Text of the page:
Posts Tagged ‘green lantern’

Here there be spoilers…

Halfway through the fun cosmic adventure that is Dr. Strange, I realized that the movie followed the same structure as the failed Green Lantern movie:

In the first 15 minutes, we are introduced to the charming but deeply flawed hero. Whereas Green Lantern gave us a likable actor in Ryan Reynolds, Dr. Strange gave us a likable Benedict Cumberbatch. But Dr. Strange gave us something that Green Lantern never did: A reason why the protagonist decided to “protag.” Like the comic book creators say in The Amazing Adventures of Kavalier and Clay, “The question is why.” For Stephen Strange, his why is the same as Tony Stark and Thor Odinson: hubris. We never really get the “why” in Green Lantern. He just found a lantern and figured he’d become a super hero.

 

benedict_cumberbatch_as_doctor_strange

After the intro, both heroes are indoctrinated into a universe that is greater than the Earth they know. The GL Guardians can easily be substituted with the Ancient One and the rest of the sorcerers. They are a police force that protects Earth from otherworldly threats that the average person is completely unaware of.

They teach the hero how to bend reality to his imagination. They even give him a ring at one point. The hero goes through the stages of adventure, from denial to acceptance, and is soon kicking butt better than those who have trained for years. He faces off against the bad guy, who is just an appetizer for the cosmic, shapeless true evil. And his mentor turns bad.

Despite the parallels, Dr. Strange was a stronger movie. It wasn’t stuffed with characters, just enough to get through. There was only one computer-rendered character, and it was the end villain. Everything was grounded in an internal logic that explained why magic was OK. (And thank you, Marvel, for just saying it was magic, and not science or midi-chlorians or whatever.)

And finally, the fight scenes were unique to the movie. What I mean to say is that the action sequences could have only happened in this movie. In particular, the scene with mystic monks fighting while time is going backward was something I had never seen before and could only be done in this kind of movie.

What I learned: When people say that you can’t do something if it happened in another movie, you still can, if you do it better.

Other Worlds cover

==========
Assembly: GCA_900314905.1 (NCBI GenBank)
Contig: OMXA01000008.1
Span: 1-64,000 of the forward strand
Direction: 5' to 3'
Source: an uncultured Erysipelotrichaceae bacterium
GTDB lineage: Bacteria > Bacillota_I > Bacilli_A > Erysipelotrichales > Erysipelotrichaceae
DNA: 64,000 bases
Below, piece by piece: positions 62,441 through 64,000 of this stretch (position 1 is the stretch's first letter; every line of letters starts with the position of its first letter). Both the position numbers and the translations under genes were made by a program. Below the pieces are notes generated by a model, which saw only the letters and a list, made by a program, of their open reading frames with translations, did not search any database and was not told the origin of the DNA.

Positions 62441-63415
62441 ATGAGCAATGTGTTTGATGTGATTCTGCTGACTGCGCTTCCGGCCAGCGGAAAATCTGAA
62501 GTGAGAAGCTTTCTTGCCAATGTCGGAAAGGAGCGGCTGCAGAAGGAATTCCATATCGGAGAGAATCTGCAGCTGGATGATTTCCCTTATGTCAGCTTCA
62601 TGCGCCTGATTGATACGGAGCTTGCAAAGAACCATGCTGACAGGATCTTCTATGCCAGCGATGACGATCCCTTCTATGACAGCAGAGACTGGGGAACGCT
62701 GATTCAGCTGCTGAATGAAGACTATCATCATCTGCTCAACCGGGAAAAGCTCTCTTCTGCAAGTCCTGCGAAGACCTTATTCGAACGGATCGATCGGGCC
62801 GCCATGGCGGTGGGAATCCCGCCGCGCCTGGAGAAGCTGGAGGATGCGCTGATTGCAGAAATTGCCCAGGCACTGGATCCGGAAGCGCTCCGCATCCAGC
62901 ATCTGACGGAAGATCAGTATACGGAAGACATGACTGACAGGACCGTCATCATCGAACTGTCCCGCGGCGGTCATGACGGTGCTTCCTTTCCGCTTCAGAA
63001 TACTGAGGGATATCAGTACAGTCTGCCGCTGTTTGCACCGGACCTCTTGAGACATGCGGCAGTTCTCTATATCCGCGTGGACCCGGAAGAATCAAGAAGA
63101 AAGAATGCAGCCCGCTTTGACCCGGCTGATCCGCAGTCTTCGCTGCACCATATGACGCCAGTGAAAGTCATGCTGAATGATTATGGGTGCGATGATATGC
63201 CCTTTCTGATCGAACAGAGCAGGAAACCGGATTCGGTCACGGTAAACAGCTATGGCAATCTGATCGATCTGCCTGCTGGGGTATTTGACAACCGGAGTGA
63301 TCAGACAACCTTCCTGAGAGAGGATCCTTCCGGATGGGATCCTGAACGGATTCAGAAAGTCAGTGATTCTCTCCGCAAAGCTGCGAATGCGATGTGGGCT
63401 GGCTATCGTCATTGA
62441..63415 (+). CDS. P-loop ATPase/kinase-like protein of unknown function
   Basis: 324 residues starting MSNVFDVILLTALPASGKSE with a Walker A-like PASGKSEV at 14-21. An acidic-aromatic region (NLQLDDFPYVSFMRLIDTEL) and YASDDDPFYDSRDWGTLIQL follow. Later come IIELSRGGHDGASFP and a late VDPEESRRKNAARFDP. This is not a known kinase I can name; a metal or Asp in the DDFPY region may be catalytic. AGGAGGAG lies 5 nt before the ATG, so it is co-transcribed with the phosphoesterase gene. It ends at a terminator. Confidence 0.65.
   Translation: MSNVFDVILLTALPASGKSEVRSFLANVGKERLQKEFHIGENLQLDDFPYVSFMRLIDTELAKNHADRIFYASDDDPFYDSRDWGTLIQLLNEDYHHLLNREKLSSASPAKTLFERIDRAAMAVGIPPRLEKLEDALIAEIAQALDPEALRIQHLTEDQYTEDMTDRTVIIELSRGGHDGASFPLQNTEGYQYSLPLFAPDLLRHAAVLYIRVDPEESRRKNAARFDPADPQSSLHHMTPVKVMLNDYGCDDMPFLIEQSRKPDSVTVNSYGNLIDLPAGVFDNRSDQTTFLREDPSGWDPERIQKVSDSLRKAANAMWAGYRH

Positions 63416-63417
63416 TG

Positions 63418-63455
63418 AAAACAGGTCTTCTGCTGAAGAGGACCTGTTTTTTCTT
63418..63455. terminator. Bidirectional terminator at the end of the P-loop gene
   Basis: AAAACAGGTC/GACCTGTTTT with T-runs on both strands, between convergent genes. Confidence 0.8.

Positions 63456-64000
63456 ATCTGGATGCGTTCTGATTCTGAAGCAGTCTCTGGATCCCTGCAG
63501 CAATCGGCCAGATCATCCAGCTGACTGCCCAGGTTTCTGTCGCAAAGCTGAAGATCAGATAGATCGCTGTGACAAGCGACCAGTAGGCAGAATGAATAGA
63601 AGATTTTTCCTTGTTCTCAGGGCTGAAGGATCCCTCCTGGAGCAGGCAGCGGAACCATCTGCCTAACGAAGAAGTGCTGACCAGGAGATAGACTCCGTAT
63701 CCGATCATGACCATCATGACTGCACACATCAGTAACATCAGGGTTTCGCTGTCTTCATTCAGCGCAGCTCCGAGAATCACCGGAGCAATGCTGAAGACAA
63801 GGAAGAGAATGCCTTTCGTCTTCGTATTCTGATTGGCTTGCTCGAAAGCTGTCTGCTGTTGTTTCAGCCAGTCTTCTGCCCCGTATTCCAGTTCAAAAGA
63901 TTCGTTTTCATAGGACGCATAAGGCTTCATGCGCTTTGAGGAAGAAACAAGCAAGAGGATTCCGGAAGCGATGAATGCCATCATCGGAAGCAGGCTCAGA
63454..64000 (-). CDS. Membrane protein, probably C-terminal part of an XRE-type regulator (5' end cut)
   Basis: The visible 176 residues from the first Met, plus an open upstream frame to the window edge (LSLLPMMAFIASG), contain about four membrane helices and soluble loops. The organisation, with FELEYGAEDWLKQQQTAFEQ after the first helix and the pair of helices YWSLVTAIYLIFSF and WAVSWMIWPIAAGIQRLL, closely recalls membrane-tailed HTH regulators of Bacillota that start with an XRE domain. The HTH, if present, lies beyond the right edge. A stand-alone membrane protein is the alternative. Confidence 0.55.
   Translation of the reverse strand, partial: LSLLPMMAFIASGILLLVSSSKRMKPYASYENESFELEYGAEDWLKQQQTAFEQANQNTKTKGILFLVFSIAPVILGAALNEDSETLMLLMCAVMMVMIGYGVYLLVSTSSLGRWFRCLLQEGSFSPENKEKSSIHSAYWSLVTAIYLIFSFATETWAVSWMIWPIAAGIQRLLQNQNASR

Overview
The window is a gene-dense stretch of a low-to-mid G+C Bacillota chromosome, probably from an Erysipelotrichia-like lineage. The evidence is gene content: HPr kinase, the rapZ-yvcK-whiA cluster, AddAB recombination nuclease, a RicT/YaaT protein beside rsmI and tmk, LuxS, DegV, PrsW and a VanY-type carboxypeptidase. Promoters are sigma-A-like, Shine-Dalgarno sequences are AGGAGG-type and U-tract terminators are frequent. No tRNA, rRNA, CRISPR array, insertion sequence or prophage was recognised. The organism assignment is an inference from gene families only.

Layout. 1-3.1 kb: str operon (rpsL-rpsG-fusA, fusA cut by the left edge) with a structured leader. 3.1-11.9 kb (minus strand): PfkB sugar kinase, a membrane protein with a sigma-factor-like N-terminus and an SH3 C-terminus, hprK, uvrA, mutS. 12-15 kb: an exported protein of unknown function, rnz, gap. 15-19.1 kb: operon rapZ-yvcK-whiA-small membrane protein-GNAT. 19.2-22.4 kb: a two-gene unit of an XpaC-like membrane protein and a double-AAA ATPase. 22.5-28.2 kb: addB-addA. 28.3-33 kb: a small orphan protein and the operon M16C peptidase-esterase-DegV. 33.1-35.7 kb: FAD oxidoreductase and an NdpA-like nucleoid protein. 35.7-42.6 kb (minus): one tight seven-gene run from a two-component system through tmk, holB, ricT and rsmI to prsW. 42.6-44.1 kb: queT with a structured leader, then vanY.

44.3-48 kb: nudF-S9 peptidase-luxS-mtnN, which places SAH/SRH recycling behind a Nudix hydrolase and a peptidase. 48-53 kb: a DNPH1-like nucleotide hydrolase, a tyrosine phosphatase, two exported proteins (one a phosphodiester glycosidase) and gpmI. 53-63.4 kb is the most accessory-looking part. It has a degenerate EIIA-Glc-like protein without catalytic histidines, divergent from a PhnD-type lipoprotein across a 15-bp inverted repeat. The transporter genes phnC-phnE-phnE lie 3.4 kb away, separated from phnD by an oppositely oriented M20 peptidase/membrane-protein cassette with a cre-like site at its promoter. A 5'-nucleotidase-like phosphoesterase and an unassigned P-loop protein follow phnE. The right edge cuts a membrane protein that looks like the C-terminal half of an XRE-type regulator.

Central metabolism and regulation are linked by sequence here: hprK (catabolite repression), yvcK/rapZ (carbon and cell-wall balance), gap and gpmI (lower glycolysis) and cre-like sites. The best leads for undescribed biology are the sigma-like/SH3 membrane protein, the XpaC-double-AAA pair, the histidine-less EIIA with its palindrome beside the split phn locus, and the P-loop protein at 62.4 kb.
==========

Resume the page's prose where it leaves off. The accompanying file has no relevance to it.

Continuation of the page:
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The only reason I haven’t seen Green Lantern yet is because the trailer was very…busy…

Parallax. Hector Hammond. Sinestro. The Corps.

I understand you’re trying to start a franchise, but this could be bad.

 

Green Lantern and all his amazing friends

When I first started collecting comics, I knew nothing about GL except what I learned from the SuperFriends cartoon. Then, without really reading the books, I learned that Hal Jordan got his ring when an alien crashed on Earth. That was good enough for me. Then, I learned that it was because Hal is fearless. OK, now I’m very interested.

Now, as I read a few Green Lantern graphic novels a year, I learn that Atrocitus the Red Lantern caused Abin Sur’s ship to crash. And that Parallax was contained inside the battery, creating an impurity. And on and on….

It’s almost as if all the new stories are actually backstories.

Yes, I’m very glad that they explained the weakness to yellow. Yes, I’m happy for the details being filled in.

But my question – not a criticism, really (This is the first time I’ve ever questioned Geoff Johns) – my question is how elaborate is too elaborate for an origin story?

How much of it is story, and how much of it is explanation? Can you sum it up quickly while still retaining its power?

Peter Parker was bitten by a radioactive spider which gave him spider powers. He failed to use his powers to stop a burglar. That burglar later killed his beloved Uncle Ben who always told him “With great power comes great responsibility.”

You don’t really need much more explanation than that for Spider-Man.